Dredging activities can significantly impact aquatic ecosystems by directly removing or burying organisms, causing turbidity/siltation effects, resuspending contaminants, making noise and causing disturbance, altering the hydrodynamic regime and physical habitat, and destroying riparian habitat. Dredging operations may also destroy benthic feeding areas, disrupt spawning migrations, inadvertently injure or kill individual fish by suction into the draghead, and resuspend fine sediments causing siltation over required substrate in spawning habitat. Because Gulf sturgeon are benthic omnivores, the modification of the benthos affects the quality, quantity, and availability of prey.
Dams significantly impact Gulf sturgeon by blocking passage to historical spawning habitats, which reduces the amount of available spawning habitat, where reproduction occurs, or entirely impedes access to it. The ongoing operations of these dams also affect downstream habitat, by altering flow and water quality.
Global climate change may lead to accelerated changes in Gulf sturgeon habitat through saltwater intrusion, changes in water temperature, increased frequency and intensity of hurricanes and red tides (and associated fish kills), exacerbation of the world’s largest dead zone where the Mississippi river meets the Gulf of Mexico, and extreme weather periods that could increase both the frequency and intensity of droughts and floods.
The following table provides the most recent abundance estimates reported in the 5-year review by river.
|River||Year of Data Collection||Abundance Estimate||Lower Bound 95% CI||Upper Bound 95% CI||Source|
|Suwannee||2007||14,000||Not Reported||Not Reported||Sulak 2008|
|Apalachicola||1991||144||83||205||Zehfuss et al. 1999|
|Choctawhatchee||2008||3,314||Not Reported||Not Reported||USFWS 2009|
|Yellow||2003 (fall)||911||550||1,550||Berg et al. 2007|
|Pascagoula||2000||216||124||429||Ross et al. 2001|
|Pearl||2001||430||323||605||Rogillio et al. 2001|
In the Spotlight
Gulf sturgeon are protected under the Endangered Species Act. Seven spawning populations have been identified (Pearl, Pascagoula, Escambia, Yellow, Choctowhatchee, Apalachicola, and Suwanee river populations). Various academic and governmental partners are conducting research on all seven populations.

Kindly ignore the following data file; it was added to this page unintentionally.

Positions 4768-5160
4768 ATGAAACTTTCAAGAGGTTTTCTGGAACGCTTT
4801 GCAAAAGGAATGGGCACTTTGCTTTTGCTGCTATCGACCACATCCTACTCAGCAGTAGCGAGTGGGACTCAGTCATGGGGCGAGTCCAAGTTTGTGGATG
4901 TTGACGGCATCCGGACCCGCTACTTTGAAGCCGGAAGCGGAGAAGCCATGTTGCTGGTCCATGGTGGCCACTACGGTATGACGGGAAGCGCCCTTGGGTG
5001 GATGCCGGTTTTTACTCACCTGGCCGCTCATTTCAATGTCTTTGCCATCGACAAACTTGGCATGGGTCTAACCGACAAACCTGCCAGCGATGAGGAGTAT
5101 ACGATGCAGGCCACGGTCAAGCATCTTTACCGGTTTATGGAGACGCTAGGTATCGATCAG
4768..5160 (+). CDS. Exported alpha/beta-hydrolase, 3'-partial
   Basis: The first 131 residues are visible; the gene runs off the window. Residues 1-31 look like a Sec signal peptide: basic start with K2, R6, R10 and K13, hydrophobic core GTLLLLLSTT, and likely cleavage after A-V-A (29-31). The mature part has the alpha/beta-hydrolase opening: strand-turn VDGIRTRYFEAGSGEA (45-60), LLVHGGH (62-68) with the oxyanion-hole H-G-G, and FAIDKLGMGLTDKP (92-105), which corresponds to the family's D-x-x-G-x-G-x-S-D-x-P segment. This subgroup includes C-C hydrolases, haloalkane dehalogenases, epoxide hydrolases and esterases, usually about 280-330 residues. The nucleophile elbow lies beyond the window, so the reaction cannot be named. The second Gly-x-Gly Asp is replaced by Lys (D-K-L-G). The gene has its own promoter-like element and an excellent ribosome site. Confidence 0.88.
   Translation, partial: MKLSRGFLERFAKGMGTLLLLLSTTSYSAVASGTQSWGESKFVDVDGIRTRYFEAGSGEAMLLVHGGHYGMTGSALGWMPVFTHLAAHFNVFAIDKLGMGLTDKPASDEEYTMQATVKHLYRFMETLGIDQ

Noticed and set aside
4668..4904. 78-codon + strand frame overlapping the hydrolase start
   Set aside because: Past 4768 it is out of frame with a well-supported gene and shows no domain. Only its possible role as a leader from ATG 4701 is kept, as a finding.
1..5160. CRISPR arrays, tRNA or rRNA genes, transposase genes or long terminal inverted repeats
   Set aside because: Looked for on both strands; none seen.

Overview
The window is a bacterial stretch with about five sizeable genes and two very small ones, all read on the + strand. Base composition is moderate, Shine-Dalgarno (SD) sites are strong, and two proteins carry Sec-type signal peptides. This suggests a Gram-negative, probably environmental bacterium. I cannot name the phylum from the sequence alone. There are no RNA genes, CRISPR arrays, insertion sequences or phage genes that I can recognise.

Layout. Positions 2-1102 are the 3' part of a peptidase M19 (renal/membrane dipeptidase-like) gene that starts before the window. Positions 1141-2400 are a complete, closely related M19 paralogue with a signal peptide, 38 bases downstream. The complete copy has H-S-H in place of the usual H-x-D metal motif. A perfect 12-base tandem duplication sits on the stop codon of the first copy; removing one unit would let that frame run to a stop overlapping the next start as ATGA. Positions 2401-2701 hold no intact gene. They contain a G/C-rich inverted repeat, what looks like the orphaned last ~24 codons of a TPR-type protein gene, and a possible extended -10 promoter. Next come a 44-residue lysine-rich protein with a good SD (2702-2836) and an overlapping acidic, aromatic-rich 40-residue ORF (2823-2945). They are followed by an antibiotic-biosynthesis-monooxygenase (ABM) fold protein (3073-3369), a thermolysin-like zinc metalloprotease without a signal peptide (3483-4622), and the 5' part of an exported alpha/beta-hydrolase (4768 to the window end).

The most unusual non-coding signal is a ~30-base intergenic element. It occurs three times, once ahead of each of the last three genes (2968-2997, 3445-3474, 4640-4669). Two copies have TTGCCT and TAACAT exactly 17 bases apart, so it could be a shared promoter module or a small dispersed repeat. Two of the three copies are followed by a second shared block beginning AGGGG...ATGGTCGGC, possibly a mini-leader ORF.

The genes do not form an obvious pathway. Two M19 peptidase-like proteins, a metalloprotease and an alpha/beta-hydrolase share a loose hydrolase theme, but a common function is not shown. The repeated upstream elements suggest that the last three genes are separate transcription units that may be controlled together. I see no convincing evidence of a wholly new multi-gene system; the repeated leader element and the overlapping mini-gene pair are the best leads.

Recovery Planning and Implementation
The short-term recovery objective for Gulf sturgeon is to prevent further reduction of existing wild populations. The long-term recovery objective is to establish population levels that would allow Gulf sturgeon to be delisted in discrete management units. Following delisting, a long-term fishery management objective is to establish self-sustaining populations that could withstand directed fishing pressure within discrete management units.
The Gulf Sturgeon Working Group identified several priorities for funding and research, the following studies have been implemented and are underway:
- Mapping and characterizing spawning habitat in the Pearl and Pascagoula rivers.
- Tracking juvenile seasonal movements in estuarine environments. Monitoring water quality to complement existing sonic tagging arrays.
- Continuing to maintain the Gulf sturgeon tagging database.
Species Recovery Contact
Joe Heublein, Species Recovery Coordinator, Southeast Region
Once a species is listed under the ESA, NOAA Fisheries evaluates and identifies whether any areas meet the definition of critical habitat. Those areas may be designated as critical habitat through a rulemaking process. The designation of an area as critical habitat does not create a closed area, marine protected area, refuge, wilderness reserve, preservation, or other conservation area; nor does the designation affect land ownership. Federal agencies that undertake, fund, or permit activities that may affect these designated critical habitat areas are required to consult with NOAA Fisheries to ensure that their actions do not adversely modify or destroy designated critical habitat.
In 2003, NOAA Fisheries and the U.S. Fish and Wildlife Service jointly designated Gulf sturgeon critical habitat in 14 geographic areas from Florida to Louisiana, encompassing spawning rivers and adjacent estuarine areas. We designated these areas because they contain features that are essential for Gulf sturgeon survival, providing important spawning, feeding, and migratory habitats.
Co-Managing Gulf Sturgeon as an ESA-Listed Species
NOAA Fisheries and the U.S. FWS co-manage Gulf sturgeon. NOAA Fisheries supports conservation efforts and consults on activities that could impact this species.
The U.S. FWS works on mark/recapture research and telemetry tagging to evaluate Gulf sturgeon movements and hopefully gain better abundance estimates. In addition, they provide outreach to educate the public about this species.
Identifying Survey Protocols and Monitoring Procedures